Monday, December 16, 2013

D-Day for Digital Radio - or does D stand for Delay?

I must admit that if you're interested in what's happening in the UK media scene, my preference goes to the Guardian's Media Talk podcast with John Plunkett. I like his non-aggressive yet inquisitive style. This past week's edition focuses on an important day in UK broadcast radio history.  

It is D-day for digital radio on 16 December as UK communications minister Ed Vaizey unveils the British government's policy for the medium formerly known as the wireless. Never before on the history of radio has an issue generated such debate as digital radio switchover. Will it happen? When will it happen? Should it happen? And what will Vaizey actually say? We seek to answer all these questions and more with some of the most important players in the debate in this Media Talk special.
Joining presenter John Plunkett are:
• Ford Ennals, chief executive of Digital Radio UK (DRUK);
• Matt Deegan, creative director of radio and new media consultancy Folder Media, who runs digital only station, Fun Kids;
• Scott Taunton, chief executive of TalkSport parent UTV Media, which was one of 13 media groups that came out against digital switchover last month;
• Daniel Nathan, founder of Juice FM Brighton who was also one of those media groups and has been closely involved in all things digital; and
• Media Talk regular Paul Robinson, chief executive of the Radio Academy.
I've watched radio struggle to find a digital path in many countries. Hopelessly confused in most. Part of the challenge comes because radio has two distinct types of content. 
Open ended stream of consciousness programming - music networks like BBC Radio 1, Radio 6, or Radio 2 are perfect examples. And then you have segmented speech programming like found all over the BBC Radio 4 schedule - comedy, quizzes, consumer affairs. 

All my listening to radio/audio is digital - and, in my case, it all comes to me via the web. I use an app on the iPad call Downcast which taps into podcasts/radio series from all over the world. If there's video it capture that. If it's audio only, that's also fine. It goes out and pulls the material in automatically, compiling a playlist and keeping track of how far I have listened. It is wonderful. When I am in range of wifi, I just download another batch. It's the interface that I never found on a digital radio, nor in Apple's awful i-Tunes program. I like the fact that some of the podcasts from the BBC are better than their radio versions (BBC Click is a good example) being extended and answering questions from their equivalent of the chat-room. There's also a great Ipad app from Korea called Radion (a massive 99cents for that one).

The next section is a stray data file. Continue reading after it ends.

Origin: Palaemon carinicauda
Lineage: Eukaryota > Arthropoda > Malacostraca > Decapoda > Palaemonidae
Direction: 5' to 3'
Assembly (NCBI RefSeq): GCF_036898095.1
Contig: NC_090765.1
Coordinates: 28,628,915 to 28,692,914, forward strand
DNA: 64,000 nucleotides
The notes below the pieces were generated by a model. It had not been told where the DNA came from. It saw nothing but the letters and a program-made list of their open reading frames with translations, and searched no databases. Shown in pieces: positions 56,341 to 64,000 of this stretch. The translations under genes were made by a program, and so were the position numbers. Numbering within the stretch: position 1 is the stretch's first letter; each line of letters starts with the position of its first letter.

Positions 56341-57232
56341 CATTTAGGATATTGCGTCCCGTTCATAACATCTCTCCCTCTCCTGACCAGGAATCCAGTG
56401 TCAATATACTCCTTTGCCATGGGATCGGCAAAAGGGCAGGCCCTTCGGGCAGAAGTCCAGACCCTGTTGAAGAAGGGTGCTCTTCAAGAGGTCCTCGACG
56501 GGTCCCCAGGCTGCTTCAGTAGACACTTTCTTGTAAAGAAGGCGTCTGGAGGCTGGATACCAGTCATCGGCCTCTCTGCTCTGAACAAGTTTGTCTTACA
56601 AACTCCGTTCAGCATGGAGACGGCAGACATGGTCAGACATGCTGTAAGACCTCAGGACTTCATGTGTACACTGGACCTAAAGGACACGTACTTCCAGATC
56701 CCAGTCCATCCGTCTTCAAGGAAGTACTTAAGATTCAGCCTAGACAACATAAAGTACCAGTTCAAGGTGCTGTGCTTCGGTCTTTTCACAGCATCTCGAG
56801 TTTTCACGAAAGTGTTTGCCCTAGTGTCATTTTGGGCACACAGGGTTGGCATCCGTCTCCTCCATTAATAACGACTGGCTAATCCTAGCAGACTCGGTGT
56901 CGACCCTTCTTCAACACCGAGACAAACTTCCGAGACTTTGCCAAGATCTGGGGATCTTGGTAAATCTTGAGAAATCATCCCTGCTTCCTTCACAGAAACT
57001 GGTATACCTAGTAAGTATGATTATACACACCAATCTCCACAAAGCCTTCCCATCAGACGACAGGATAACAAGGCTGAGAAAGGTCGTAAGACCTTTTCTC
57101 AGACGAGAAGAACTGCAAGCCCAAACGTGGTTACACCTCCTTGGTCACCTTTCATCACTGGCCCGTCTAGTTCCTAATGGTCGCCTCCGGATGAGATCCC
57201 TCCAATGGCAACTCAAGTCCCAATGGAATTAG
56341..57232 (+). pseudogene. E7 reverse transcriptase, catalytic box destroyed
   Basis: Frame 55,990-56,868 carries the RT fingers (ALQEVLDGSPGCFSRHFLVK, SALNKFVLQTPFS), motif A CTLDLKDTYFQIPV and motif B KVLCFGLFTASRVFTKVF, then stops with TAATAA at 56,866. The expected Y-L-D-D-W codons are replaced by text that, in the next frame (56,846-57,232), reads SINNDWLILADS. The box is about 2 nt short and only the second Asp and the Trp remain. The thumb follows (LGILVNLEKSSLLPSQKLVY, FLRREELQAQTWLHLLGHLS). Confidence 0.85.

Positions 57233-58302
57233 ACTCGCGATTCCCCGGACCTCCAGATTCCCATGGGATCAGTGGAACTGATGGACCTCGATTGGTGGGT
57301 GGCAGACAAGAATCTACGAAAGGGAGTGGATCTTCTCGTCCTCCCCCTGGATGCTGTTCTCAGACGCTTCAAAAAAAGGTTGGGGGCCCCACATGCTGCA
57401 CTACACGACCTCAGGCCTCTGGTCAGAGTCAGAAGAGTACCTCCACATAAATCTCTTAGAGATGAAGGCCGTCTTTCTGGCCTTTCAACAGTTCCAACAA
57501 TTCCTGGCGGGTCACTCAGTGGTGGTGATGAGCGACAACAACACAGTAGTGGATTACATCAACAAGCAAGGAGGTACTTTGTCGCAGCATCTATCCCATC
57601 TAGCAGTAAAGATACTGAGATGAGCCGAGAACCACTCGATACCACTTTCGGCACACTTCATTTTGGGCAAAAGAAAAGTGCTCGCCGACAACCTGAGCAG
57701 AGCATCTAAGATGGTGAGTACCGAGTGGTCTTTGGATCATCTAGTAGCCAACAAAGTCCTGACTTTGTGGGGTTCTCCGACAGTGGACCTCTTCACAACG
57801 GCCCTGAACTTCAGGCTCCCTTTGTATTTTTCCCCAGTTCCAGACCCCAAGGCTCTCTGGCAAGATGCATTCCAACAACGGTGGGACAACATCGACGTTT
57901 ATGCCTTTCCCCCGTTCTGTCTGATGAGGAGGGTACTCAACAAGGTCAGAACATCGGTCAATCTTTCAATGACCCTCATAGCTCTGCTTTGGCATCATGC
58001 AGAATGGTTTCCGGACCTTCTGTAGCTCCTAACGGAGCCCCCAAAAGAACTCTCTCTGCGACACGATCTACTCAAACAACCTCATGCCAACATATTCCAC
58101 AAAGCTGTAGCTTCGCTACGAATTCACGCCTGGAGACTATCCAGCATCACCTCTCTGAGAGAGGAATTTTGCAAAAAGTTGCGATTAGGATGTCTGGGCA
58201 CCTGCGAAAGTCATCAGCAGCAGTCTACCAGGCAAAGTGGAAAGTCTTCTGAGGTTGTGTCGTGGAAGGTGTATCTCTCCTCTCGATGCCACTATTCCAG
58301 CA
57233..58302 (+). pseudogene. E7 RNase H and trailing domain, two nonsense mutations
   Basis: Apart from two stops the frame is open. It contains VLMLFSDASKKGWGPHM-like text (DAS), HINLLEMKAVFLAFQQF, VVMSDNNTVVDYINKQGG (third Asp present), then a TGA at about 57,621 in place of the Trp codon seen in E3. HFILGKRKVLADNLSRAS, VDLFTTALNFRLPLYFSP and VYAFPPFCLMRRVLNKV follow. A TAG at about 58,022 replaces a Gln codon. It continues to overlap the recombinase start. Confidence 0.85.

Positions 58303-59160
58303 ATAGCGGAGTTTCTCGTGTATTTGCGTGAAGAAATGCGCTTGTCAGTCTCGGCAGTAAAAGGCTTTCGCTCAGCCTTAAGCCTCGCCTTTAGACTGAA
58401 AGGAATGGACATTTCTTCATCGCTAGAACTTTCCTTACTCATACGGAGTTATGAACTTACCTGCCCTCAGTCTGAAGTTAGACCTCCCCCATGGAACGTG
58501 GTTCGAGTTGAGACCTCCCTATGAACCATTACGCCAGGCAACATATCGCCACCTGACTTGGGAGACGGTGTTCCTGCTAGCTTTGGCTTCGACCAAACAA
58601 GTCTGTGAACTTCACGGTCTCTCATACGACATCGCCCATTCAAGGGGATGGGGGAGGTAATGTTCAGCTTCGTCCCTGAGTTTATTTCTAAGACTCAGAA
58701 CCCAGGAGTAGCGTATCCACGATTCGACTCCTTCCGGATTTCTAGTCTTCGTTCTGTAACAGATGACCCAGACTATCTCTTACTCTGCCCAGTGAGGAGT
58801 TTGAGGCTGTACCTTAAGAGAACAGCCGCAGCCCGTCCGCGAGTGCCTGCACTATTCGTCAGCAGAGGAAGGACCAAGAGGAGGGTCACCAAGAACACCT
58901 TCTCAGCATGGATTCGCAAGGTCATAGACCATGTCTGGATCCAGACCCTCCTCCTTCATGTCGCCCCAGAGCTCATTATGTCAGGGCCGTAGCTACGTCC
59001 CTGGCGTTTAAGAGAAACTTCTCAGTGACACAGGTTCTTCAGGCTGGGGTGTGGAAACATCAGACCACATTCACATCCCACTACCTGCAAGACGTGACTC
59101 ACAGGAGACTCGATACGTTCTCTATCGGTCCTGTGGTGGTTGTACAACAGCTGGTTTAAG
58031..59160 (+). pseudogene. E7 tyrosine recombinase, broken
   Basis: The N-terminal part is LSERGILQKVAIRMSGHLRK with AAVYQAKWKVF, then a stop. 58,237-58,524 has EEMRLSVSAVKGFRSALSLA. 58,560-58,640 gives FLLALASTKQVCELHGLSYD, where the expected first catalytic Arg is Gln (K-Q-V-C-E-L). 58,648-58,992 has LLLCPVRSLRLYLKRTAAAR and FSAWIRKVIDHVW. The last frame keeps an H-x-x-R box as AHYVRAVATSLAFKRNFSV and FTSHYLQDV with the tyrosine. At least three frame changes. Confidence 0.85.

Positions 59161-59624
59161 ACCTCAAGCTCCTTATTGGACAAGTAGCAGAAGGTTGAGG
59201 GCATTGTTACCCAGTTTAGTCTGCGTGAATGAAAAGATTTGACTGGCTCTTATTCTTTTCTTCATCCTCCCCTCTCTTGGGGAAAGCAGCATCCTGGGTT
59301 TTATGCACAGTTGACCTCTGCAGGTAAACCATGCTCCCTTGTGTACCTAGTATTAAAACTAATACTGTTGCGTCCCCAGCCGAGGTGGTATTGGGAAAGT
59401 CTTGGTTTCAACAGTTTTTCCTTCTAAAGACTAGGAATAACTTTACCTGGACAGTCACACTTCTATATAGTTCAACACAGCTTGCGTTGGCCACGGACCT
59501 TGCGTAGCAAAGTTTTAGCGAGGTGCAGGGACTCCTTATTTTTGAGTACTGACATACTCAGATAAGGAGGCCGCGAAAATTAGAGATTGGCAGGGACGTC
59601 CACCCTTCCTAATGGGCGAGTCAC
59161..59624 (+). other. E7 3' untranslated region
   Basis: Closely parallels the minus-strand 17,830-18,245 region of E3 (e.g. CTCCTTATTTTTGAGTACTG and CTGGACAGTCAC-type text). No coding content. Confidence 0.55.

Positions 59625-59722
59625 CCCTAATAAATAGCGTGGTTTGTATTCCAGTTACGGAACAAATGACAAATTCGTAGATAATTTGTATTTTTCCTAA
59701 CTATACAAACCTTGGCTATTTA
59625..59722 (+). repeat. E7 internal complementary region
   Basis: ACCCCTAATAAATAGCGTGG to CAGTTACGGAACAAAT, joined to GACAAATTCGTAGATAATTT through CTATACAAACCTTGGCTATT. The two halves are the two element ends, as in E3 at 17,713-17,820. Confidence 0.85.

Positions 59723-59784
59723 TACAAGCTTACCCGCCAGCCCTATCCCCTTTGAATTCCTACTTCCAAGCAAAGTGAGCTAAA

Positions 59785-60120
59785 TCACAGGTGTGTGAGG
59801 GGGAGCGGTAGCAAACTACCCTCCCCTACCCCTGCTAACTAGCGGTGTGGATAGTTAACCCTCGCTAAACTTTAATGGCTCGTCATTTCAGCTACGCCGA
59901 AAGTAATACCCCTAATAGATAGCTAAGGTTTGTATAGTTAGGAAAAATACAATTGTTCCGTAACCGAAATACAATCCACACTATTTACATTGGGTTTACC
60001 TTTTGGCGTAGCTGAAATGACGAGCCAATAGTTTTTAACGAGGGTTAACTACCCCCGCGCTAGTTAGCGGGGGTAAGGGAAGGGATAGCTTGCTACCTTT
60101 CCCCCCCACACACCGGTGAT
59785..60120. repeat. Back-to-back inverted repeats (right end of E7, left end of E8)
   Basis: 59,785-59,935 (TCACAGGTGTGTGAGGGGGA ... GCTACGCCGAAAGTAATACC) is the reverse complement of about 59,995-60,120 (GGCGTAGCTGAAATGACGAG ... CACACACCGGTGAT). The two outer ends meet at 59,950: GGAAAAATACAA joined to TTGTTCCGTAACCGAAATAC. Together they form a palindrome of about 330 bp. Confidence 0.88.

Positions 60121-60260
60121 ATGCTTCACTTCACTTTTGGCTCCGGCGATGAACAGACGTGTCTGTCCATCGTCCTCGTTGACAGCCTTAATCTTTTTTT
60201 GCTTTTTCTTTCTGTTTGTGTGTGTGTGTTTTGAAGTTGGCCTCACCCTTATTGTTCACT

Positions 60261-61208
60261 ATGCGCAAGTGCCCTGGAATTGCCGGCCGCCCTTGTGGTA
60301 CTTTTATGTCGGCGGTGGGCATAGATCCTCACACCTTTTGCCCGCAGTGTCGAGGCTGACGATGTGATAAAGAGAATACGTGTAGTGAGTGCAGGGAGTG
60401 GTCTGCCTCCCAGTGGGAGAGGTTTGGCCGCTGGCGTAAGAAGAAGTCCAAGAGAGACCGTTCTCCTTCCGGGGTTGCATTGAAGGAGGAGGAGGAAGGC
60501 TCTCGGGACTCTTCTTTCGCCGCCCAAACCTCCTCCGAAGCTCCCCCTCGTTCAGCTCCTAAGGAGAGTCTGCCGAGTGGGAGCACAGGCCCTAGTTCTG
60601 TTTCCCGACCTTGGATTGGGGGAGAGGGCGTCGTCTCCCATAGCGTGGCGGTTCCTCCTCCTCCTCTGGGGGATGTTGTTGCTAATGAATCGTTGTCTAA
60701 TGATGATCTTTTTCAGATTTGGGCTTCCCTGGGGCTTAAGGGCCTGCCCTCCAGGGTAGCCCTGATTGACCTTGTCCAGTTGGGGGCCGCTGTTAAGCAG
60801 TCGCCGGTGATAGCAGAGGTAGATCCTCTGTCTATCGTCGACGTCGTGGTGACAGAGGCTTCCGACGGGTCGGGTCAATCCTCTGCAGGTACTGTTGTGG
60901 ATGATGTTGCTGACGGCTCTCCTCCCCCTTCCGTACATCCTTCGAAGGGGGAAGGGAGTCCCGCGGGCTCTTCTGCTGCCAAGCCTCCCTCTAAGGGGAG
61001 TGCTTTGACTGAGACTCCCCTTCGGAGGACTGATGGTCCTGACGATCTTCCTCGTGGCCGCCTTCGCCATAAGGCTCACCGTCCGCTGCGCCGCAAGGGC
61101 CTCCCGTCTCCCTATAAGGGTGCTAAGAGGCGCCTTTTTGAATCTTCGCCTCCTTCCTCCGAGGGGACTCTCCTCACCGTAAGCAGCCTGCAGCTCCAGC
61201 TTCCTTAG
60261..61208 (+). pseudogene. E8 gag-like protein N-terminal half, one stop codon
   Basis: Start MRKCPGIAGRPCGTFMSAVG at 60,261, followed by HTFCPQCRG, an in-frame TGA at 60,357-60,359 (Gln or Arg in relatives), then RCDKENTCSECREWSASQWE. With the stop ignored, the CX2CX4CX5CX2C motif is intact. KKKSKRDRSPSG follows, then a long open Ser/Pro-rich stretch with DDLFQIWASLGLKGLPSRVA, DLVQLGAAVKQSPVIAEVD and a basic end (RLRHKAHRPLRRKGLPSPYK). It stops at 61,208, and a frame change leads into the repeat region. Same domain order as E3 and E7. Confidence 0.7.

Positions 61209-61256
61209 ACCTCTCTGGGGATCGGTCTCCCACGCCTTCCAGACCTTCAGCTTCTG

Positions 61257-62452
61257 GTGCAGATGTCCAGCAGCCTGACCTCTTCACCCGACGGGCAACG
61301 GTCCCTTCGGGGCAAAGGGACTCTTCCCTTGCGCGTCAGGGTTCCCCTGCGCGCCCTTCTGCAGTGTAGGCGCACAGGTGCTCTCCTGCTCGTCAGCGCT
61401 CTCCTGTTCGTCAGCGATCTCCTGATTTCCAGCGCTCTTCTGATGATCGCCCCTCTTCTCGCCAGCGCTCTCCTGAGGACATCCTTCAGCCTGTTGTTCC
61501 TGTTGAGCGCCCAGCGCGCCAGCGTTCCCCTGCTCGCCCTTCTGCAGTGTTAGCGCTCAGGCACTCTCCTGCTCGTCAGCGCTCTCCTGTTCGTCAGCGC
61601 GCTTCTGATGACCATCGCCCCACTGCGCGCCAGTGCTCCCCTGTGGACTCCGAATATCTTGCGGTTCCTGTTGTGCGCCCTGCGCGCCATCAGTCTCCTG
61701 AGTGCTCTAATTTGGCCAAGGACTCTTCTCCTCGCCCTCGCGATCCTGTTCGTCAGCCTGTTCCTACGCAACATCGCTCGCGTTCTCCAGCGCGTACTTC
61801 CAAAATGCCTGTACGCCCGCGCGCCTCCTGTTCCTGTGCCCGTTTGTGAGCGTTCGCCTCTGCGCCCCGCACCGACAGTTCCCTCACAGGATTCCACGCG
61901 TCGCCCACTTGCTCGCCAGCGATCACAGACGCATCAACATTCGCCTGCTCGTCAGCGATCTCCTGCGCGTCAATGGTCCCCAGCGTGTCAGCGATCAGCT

If the iPad breaks, I'll buy another iPad or whatever is relevant at the time. A stand-alone digital radio wouldn't make sense for me. I have a Pure Internet radio which I use from time to time, but if it bust, I'd replace it with a tablet.  I want a device that handles video as well as audio. I want to navigate with a touch screen not a tuning knob. I listen to music but I personally don't listen to hosted music channels like BBC Radio 1 - radio is not a companion for me.
I'm saddened when I hear on The Guardian podcast that "we're not yet ready" for digital switchover. I remember being at DAB's launch in Berlin in 1997 when David Witherow was at the helm.  It is taking an awfully long time to build this path. And yet I realize that I am past caring. I have access to all kinds of programming that is perfectly suited to on-demand. As long as my audio device can find the stuff I am looking for, who cares how it gets to me? Bet the UK minister decides to delay analogue switch-off. DAB's biggest challenge is not from FM but from wireless IP.

update 16/12: Guess what? The minister delayed the switchover until after 2020. If it takes more than 20 years for a new idea to reach the tipping point, it ain't going to happen. Especially with so many IP driven devices out there. Why not IP beacons instead of DAB broadcast transmitters? 
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